McLaren chairman Ron Dennis described the deal as "a win-win situation, both for McLaren and Daimler".

Button, who won the drivers' title this year, has been trying to secure a pay-rise from his £3.5m salary but it seems Mercedes is not interested in keeping him on.

He and his manager Richard Goddard visited McLaren on Friday and Button is now expected to join the Woking-based team for a salary around double what Brawn were offering.

Button's decision is understood not to be solely about money - sources say he considers McLaren might have a more competitive car than Brawn in 2010.

Finn Kimi Raikkonen, who has been forced to leave Ferrari to make way for Fernando Alonso, remains an outside possibility for the seat alongside Hamilton.

Mercedes Sports boss Norbert Haug said on Sunday that he was trying to secure a drive for Heidfeld, a former Mercedes protege who has driven for BMW since 2006.

"We are speaking with Nick Heidfeld as well," Haug told the German news agency DPA.

"Mercedes-Benz supports the idea of signing an experienced and capable German driver. There is however no reason to finalise the driver situation too hastily."

Ross Brawn will stay on as team principal.

http://news.bbc.co.uk/sport1/hi/motorsport...one/8362295.stm

So Team GB (Hamilton/Button) vs Team Deutschland (Rosberg/Heidfeld) is looking likely (although both are based in the UK and Team GB will have German engines for now)!

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Fascinating stuff. My thoughts:

I was big fan of Brawn in 09. I like Rubens, I like Jenson, I liked the independant feel to the team, I like Ross Brawn, I like an underdog, I liked the story, I liked the white car with no logos.

2010 - Mercedes Works Team, No Jenson, No Rubens, Lots sponsors, silver car, Ross still there so I will look out for Brawn and if Heidfeld gets in I like him too. But they won't be my number 1 team for 2010 as they were in 2009 I would think. I would have respected them a lot more if they had kept the Brawn as part of the name.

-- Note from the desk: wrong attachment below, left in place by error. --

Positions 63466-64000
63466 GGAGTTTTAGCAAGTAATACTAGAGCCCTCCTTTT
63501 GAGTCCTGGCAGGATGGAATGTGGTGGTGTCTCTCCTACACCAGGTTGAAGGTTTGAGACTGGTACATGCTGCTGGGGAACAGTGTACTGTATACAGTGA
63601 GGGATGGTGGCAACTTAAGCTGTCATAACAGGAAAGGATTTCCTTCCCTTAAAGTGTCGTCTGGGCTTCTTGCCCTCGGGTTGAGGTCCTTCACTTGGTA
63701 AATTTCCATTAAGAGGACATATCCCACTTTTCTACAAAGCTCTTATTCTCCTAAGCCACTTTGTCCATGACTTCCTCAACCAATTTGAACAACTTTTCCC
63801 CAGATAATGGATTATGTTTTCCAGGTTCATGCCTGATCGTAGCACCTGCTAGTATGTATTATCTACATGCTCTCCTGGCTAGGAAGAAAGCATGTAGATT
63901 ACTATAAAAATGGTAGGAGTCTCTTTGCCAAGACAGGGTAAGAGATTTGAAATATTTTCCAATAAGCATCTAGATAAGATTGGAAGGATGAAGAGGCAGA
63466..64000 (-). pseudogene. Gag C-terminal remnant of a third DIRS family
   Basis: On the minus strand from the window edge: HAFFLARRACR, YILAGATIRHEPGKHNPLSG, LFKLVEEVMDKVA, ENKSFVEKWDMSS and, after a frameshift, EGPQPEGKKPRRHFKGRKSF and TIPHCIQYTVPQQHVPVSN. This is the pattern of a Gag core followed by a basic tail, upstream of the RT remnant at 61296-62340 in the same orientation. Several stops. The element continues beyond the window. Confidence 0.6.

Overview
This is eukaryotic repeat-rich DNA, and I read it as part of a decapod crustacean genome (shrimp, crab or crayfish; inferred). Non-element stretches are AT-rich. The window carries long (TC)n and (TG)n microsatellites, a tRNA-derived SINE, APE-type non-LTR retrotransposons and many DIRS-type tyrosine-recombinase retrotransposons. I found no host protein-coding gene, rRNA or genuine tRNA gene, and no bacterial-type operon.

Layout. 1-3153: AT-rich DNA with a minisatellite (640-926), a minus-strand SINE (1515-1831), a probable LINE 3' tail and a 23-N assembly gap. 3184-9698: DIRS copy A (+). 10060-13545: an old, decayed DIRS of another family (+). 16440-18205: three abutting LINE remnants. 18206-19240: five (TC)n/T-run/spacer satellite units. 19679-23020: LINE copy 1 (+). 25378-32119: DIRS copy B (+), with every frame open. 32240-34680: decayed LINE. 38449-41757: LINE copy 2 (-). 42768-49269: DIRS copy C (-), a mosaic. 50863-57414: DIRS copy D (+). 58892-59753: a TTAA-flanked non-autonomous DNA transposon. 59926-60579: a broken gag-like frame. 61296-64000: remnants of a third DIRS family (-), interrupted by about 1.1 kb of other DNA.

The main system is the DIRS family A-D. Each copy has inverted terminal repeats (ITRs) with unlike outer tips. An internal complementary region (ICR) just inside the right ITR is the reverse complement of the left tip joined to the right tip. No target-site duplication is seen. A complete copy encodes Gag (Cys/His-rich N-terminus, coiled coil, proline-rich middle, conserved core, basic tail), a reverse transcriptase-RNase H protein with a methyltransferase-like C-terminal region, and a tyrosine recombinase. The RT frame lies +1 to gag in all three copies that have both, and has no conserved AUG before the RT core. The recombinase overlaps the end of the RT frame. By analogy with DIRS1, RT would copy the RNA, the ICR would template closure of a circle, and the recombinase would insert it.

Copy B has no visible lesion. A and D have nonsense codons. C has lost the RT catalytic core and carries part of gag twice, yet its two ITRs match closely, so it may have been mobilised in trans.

Interesting Mclaren have engines till 2015 and will still use the mercedes name and sponsors. Feels like Mercedes have two big team for the next few years.

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Well, I think Mercedes would have preferred to have pulled out of McLaren sooner, but in buying into Brawn they've broken an agreement with McLaren that they wouldn't go their own way in the sport. I think McLaren have driven a hard bargain in getting a further six years of engine supply from Mercedes, at no cost as I understand it, in return for letting Mercedes out of the partnership.

It'll be interesting to see how things shape up long term. McLaren are, from what I've been reading, trying to mould themselves very much into a "British Ferrari" - moving into the high-end sports car market much more and developing and designing their own engines (which they'll presumbly put in their F1 cars after 2015). In other words, they're going completely independent. With the extension of the Mercedes deal, they've got a lot of time to work these things out, and not being reliant on a manufacturer for engines could be a savvy move in the long term.

As for Mercedes GP, I expect them to be the third giant alongside McLaren and Ferrari in the next few years. They seem to be placing a huge amount of importance on cornering the German market by going after Rosberg and Heidfeld. There are also very strong rumours they'll try to get Vettel in 2011. I suppose since Schumacher's retirement there's a number of F1 fans in Germany who used to support Ferrari but no longer have an affinity with them. There's definitly a lot of potential sponsors for a 'German team' because of this, I'd have thought.

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Interesting point made in a BBC blog:

Complicating things further for Button is the fact that his and Hamilton's driving styles are diametrically opposed.

Unusually, Hamilton thrives on oversteer, using an unstable rear end to get his car quickly turned into the corner and pointing in the right direction for the exit - and the McLaren has been developed in that direction.

For Button, though, an oversteering car is anathema. He prefers a car that has a touch of understeer, which he can control with his delicate application of throttle and brakes.

It's not impossible for a single team's cars to be set up in two such contrasting ways, but development will generally take the car in a direction that suits one style or the other - and not both.